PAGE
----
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Ascocarp  of Venturia inaequalis in Overwintered Apple Leaf

Images and text from MycoAlbum CD

LEFT: Note the asci developing inside the centrum of the fruitbody.  The ascospores are in a linear series inside the ascus and each ascospore is septate into two unequal cells (footprint shaped - see red arrow).  Ascospores are shot off under favourable conditions as the primary inoculum in the new growing season.

In most perithecial Ascomycota, the wall (peridium) develops as an independent  structure as the perithecium forms.  In Venturia a flask-shaped stroma of pseudoparenchyma is formed inside the leaf tissue.    Enzymes are produced by the fungus that lyse a cavity (locule) in the stroma.    Eventually the cavity is enlarged  and the residual layers of pseudoparenchyma not lysed by the enzymes function as a peridium.   i.e. the 'perithecium' in Venturia is a uniloculate stroma.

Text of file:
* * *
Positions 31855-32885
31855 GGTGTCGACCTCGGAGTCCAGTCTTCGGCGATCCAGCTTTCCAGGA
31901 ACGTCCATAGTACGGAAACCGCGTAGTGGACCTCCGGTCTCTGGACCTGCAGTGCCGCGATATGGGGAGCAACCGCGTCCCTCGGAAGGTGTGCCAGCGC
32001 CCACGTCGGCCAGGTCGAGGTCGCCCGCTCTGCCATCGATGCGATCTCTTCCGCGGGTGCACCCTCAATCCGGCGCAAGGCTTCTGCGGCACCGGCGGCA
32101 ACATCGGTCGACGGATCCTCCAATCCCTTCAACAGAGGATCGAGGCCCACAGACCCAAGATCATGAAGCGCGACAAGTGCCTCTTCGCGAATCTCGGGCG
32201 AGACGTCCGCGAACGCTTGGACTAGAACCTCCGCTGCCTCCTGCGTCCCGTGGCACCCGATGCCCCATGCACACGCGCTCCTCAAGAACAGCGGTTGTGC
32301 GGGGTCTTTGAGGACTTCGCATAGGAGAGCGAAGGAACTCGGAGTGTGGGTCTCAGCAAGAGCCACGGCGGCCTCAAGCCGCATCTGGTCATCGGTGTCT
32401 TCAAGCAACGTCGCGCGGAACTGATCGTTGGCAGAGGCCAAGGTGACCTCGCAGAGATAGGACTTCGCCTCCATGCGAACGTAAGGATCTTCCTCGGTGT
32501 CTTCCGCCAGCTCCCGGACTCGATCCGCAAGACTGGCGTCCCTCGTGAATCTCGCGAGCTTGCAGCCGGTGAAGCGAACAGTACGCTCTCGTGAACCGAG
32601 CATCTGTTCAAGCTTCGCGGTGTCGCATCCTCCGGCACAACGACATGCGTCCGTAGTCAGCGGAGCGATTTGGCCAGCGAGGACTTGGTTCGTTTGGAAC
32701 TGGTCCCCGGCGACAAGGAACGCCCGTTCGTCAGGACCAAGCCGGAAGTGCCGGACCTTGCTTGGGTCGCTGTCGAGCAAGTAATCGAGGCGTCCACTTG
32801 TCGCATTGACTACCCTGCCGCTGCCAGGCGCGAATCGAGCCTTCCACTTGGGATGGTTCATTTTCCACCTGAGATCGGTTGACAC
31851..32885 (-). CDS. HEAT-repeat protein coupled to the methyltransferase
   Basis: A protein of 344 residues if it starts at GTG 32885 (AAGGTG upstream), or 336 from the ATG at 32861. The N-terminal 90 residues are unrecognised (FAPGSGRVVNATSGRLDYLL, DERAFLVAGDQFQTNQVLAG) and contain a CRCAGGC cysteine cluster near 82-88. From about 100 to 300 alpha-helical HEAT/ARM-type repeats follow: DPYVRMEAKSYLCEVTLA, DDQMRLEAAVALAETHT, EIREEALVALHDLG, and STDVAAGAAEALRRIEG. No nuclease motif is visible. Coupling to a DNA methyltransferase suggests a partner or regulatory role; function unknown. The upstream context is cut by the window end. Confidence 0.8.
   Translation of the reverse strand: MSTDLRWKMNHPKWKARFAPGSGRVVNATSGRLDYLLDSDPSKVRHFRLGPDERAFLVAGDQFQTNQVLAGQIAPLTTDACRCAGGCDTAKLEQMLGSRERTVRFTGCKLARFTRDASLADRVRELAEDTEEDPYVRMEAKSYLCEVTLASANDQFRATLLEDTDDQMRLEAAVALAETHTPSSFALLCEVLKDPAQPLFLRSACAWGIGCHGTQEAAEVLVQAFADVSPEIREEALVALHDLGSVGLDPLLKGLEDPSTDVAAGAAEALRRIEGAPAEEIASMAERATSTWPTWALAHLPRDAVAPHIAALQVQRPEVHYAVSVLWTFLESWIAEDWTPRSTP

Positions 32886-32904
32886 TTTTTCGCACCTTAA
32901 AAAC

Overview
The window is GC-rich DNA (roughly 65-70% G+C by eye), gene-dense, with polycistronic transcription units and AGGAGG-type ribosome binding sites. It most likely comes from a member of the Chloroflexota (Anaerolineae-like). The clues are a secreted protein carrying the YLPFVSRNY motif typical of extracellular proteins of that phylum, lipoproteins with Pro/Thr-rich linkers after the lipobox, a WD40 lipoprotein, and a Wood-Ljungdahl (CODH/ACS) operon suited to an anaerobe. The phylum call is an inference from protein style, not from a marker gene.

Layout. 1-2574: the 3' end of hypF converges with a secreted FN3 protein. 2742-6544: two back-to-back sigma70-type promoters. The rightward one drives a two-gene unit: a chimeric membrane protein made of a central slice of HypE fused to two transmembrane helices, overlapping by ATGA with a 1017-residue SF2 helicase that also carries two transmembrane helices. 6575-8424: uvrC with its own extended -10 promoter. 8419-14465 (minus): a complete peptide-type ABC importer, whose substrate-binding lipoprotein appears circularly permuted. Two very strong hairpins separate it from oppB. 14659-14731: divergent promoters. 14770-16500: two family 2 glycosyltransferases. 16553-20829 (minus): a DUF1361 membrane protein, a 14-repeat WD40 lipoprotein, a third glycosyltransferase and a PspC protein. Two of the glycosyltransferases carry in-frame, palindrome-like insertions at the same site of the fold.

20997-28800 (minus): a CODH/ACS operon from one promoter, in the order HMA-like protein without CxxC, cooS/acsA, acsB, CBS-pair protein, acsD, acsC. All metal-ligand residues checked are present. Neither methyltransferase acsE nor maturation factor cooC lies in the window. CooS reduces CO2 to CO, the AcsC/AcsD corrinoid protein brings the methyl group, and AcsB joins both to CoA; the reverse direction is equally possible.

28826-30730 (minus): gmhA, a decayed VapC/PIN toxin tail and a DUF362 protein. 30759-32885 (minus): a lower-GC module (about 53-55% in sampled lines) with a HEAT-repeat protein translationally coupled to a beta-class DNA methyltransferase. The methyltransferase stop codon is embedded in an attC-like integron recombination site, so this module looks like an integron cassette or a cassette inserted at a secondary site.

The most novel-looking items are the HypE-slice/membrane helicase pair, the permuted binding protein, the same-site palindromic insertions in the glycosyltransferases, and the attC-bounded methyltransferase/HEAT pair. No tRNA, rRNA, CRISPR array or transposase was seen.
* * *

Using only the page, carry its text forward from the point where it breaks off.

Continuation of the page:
RIGHT:  Ascospores germinate and infect the young apple leaves and produce the Fusicladium conidial state as the secondary inoculum.  Conidia infect additonal leaves, blossoms and developing fruit causing severe damage and loss of quality.  There is also considerable defoliation of   heavily infected laves.  In ornamental Crab Apples in Ontario in wet years there is almost complete defoliation.